You have a good idea for a new product or service. Or your startup is running for a few years now and you reached a plateau in sales. Where do you go from here? In this article, I provide a few tips for founders. I know, most entrepreneurs don’t like reading and prefer doing, and hope to learn by just doing. But I think you can improve your chances of success by taking the time to read about the successes and failures of others, and the best practices that have bubbled up from these over the last decades.
Read about why startups fail, and make sure you cover for the main causes
It may sound a bit negative, but I think there is a lot to learn from this. CB Insights, an industry information and analysis service for investors, analyzes startup failures continuously. You can read now on their site about 378 Startup Failure Post-Mortems, or their analysis of these in their The Top 20 Reasons Startups Fail article. Here are the top 5 reasons:
- No market need
- Ran out of cash
- Not the right team
- Get outcompeted
- Pricing/cost issues
Many actions can be taken to prevent these things from happening to your company. For example:
- Do customers recognize that they have the problem you are trying to solve?
- If there was a solution, would they buy it?
- Would they buy it from us?
- Can we build a solution for that problem (at an acceptable price level – my addition)?
You need to find answers to these questions in the interviews. You can describe your product in words or images, there is no need to build a prototype or minimum viable product (MVP) before doing this.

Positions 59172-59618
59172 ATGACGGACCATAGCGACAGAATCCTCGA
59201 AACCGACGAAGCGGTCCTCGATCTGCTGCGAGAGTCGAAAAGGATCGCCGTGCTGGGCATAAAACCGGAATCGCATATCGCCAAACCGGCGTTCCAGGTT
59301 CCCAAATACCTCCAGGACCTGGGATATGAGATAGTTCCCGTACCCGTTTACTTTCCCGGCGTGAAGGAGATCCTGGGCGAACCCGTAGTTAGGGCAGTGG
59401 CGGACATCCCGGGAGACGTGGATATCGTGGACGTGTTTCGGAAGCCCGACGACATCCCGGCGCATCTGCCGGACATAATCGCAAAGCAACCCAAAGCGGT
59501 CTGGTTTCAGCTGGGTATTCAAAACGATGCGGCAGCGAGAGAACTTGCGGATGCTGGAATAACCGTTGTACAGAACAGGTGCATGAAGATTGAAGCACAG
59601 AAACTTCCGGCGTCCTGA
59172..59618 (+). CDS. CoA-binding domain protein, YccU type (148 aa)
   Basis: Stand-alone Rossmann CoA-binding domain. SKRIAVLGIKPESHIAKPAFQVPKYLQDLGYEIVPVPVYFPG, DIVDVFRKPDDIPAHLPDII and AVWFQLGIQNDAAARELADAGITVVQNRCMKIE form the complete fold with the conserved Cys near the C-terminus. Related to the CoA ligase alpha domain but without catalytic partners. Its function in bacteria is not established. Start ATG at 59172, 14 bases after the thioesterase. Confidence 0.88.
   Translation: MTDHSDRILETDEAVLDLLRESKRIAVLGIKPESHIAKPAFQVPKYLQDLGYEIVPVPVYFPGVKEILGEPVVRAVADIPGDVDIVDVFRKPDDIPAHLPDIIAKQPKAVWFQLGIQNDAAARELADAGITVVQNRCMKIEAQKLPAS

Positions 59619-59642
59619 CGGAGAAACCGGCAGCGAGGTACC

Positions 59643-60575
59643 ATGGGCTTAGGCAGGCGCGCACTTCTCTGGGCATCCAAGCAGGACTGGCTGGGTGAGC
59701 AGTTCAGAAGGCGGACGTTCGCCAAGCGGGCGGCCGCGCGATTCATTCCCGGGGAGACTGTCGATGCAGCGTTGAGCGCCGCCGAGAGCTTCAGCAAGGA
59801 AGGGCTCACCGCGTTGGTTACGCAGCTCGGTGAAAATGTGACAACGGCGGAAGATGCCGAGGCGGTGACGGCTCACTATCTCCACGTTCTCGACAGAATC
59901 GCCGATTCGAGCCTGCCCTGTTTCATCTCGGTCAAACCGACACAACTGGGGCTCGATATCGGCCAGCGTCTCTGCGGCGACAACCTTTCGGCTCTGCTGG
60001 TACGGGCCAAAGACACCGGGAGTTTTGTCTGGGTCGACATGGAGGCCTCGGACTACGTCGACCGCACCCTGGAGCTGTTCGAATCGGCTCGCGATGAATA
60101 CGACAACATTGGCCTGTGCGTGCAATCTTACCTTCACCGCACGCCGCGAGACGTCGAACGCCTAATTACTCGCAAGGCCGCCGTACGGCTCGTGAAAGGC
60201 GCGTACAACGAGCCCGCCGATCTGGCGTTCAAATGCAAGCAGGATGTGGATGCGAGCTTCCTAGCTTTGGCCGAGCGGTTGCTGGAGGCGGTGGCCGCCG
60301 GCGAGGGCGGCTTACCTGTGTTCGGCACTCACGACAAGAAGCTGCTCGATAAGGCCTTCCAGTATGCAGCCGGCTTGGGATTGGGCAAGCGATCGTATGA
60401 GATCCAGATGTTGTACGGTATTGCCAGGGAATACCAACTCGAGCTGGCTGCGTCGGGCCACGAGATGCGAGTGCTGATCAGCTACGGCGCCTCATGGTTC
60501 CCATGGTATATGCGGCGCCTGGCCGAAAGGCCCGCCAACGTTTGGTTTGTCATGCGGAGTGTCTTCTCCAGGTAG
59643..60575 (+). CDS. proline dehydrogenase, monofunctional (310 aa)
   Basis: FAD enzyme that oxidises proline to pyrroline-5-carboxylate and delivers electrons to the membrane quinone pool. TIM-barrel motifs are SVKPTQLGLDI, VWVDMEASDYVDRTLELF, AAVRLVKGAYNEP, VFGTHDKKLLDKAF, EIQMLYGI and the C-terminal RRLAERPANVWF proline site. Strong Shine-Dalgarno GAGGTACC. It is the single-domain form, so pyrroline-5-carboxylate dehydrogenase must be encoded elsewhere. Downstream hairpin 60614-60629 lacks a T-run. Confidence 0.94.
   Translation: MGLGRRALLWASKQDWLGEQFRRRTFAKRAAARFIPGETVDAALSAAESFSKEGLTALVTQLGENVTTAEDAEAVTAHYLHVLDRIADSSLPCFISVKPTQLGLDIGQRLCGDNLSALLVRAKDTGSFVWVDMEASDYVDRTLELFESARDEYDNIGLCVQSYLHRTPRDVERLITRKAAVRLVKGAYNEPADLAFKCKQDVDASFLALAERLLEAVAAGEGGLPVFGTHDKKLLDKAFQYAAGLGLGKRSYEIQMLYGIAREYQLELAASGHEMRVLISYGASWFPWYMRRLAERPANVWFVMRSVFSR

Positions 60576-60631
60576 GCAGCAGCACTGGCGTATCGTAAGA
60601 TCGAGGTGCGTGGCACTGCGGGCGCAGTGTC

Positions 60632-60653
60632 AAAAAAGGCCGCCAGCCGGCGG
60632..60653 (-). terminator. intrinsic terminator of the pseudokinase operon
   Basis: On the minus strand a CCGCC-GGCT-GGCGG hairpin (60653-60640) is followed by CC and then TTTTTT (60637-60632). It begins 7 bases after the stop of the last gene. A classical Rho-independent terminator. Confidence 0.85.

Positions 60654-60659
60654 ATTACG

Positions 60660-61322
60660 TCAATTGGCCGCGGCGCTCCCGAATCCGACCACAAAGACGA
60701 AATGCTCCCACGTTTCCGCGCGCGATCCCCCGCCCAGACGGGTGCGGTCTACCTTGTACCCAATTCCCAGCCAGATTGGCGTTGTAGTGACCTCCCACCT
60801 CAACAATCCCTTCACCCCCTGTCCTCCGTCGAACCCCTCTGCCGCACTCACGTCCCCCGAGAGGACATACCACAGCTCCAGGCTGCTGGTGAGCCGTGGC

2. Ran out of cash – you can turn this around and make sure you find the right funding well before you run out of cash. It often takes way more time for a VC financing round to close than you hoped for and counted on. So start on time, even before you’ve reached all the milestones you planned to reach before approaching new investors. It is good to be on their radar well before you need their money. They don’t like surprises, and they don’t like to be forced to hurry.
3. Not the right team – Here the short answer is: find the right team :). The question is, what is the right team, and why does it appear so hard to create it? A good team has a mix of skills, personalities and backgrounds, which complement each other. I think what often is the case is that the founder is the inventor, a technical person, who doesn’t have any friends and contacts with a commercial background. Or the founder is a marketing person who doesn’t know any technical people. Nowadays, there are ways to still find people with a different background. Here is a page with 10 websites to find co-founders for startups. I don’t have any experiences with these myself. I got in contact with my co-founder through my personal contacts network, but I think such cofounders “marketplaces” can work.